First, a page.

Rebels claim Portman/Nationwide merger will be the end of mutuals

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It's the finance sector's own version of David and Goliath. A tiny internet-based lobby group, Portman Members Against the Takeover (PMAT), is campaigning to try to derail the merger of the Portman and Nationwide building societies.

The campaigners, who have set up the website to rally opposition to the merger - or takeover, as they see it - believe there will be a huge number of job losses and that the deal will be another nail in the coffin for the mutual movement.

To stop the proposed merger, however, PMAT needs to gain the support of more than 25 per cent of the Portman members who take part in this year's vote. That could mean winning the hearts and wallets of at least 300,001 people, all of whom stand to get a windfall payment of at least £200 if the deal goes through.

To achieve this requires plenty of financial firepower, and so far the group has raised enough money to put an advertisement in a national newspaper. It has also just hired a public relations consultant to orchestrate the new relationship with the media, and set up an elaborate website hosted offshore.

But here, an element of mystery hangs over the group: where is this support actually coming from?

PMAT will divulge only that money has come from its "members", who are not necessarily Portman members. For now, it prefers a degree of anonymity.

A spokesman says its concern is solely for the mutual movement. "There is nothing wrong with Portman; it can exist on its own. And if [the boards] argue it can't, then that is the end of the building society movement."

But history is not on the group's side: no merger proposal from a society board has ever been stopped.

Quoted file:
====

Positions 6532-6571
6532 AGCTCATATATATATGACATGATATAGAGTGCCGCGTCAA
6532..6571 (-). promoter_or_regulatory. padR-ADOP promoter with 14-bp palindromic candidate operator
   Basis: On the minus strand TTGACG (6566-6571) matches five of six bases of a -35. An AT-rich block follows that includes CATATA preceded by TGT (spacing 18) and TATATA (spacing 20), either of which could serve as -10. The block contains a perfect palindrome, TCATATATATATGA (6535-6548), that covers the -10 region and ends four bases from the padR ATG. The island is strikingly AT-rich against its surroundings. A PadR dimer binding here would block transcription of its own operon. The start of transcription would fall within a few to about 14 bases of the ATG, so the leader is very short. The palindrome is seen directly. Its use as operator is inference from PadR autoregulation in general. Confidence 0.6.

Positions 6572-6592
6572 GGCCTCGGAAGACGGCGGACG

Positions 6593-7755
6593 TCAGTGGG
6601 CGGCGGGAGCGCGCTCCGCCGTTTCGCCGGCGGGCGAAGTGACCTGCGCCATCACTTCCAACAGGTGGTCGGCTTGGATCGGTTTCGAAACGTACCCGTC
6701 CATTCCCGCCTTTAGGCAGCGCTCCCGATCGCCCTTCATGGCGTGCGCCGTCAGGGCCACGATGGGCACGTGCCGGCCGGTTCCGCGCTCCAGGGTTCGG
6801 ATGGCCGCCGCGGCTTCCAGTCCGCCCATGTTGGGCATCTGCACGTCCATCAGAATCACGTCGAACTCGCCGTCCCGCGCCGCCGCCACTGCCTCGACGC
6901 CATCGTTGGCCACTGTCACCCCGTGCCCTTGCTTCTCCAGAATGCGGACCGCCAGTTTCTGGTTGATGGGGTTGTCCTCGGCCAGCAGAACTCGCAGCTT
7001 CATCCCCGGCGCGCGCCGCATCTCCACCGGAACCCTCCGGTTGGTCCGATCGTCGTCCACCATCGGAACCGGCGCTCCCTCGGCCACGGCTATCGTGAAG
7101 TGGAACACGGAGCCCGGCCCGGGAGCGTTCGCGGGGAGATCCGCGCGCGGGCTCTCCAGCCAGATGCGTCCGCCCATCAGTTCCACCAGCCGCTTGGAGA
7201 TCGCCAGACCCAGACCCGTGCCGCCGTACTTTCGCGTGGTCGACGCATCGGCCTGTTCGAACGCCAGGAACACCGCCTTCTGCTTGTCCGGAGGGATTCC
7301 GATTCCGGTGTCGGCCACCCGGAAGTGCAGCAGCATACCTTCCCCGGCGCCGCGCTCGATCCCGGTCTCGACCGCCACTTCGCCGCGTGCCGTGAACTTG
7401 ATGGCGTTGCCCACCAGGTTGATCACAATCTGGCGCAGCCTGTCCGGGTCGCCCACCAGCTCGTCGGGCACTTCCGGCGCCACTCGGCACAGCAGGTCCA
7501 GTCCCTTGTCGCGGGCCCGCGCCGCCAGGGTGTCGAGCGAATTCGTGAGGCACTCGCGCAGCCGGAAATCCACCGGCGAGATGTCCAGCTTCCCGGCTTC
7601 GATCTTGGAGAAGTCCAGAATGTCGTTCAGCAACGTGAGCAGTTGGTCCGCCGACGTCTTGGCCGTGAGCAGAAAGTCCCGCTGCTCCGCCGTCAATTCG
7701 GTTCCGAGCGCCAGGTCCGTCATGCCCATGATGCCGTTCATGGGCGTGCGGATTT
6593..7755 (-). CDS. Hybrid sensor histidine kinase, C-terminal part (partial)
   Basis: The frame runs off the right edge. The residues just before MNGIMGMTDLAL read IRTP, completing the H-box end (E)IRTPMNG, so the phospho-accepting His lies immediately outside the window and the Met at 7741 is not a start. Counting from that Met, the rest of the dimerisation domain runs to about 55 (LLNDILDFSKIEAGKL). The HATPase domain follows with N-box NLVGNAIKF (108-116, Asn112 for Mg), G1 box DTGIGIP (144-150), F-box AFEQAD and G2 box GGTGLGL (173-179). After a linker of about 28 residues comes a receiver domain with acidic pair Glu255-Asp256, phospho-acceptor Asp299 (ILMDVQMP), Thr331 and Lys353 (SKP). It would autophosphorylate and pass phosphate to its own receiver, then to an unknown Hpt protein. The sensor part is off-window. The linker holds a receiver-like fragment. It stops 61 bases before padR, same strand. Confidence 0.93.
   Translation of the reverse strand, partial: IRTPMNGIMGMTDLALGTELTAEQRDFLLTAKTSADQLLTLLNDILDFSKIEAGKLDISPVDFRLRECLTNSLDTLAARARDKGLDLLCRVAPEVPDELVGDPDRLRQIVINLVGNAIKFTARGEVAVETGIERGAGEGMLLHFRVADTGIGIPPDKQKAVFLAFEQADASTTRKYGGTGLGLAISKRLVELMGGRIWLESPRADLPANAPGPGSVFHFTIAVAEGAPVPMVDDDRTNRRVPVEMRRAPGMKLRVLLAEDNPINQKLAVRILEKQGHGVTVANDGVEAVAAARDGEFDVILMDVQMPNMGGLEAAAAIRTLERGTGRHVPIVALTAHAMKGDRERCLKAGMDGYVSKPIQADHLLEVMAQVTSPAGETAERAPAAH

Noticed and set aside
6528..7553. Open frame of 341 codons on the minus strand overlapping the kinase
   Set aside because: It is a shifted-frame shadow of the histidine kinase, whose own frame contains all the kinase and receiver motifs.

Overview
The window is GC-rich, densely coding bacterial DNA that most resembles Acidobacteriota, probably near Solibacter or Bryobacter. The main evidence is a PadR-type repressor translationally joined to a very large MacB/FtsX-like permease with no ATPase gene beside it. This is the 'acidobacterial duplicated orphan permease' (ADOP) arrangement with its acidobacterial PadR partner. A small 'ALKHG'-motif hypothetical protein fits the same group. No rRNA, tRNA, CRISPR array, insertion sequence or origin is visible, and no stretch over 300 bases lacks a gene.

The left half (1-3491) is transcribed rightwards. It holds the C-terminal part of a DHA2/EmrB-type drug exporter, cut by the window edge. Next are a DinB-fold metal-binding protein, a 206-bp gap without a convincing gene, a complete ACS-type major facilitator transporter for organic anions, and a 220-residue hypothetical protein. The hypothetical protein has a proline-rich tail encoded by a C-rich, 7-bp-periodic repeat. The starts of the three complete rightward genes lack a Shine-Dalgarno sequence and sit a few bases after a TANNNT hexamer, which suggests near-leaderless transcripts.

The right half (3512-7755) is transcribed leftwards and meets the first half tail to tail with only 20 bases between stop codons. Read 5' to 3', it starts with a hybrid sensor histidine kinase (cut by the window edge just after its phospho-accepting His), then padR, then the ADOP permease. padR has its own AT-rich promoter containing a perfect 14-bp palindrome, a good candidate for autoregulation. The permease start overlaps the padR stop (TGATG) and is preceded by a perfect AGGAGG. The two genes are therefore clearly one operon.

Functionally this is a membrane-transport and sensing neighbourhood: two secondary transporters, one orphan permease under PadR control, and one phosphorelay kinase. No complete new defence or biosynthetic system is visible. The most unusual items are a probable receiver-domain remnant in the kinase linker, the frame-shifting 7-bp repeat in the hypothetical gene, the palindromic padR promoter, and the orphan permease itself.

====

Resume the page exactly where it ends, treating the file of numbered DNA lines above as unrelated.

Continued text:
So how real are PMAT's concerns?

Assuming the vote is successful and gets regulatory approval, the Portman name will go and the Nationwide will become the second-biggest savings provider and mortgage lender in Britain.

Chief executives Philip Williamson (Nationwide) and Robert Sharpe (Portman) - who both step down this year - have conceded there will be plenty of job losses, mainly where the administrative functions and the combined 880 branches overlap. At the moment, the total staff count is 18,500, and a Nationwide spokes- man says it is expecting "natural wastage" of 8 per cent (1,480) to account for most of the job cuts. But he adds that a precise figure has yet to be decided on.

Sources suggest that one option being considered is to leave only The Mortgage Works, Portman's advisory arm, in Bournemouth, where the society has its HQ and a number of branches. Under this plan, all the other jobs would be moved elsewhere.

PMAT is concerned that many jobs will be outsourced to India too.

Last year, Nationwide sent a team to India to look at the possibility of relocating its back-office functions. But last week the society said "it had no plans [to do so]".

While Nationwide continues to pledge its support for its mutual status, some industry watchers believe the enlarged society could eventually be forced to demutualise to fulfil its expansionist ambitions.

Late last year, a report by professional services firm Deloitte predicted that the number of building societies would continue to decline. It said it expected a further five of the UK's 59 remaining societies to merge this year alone.

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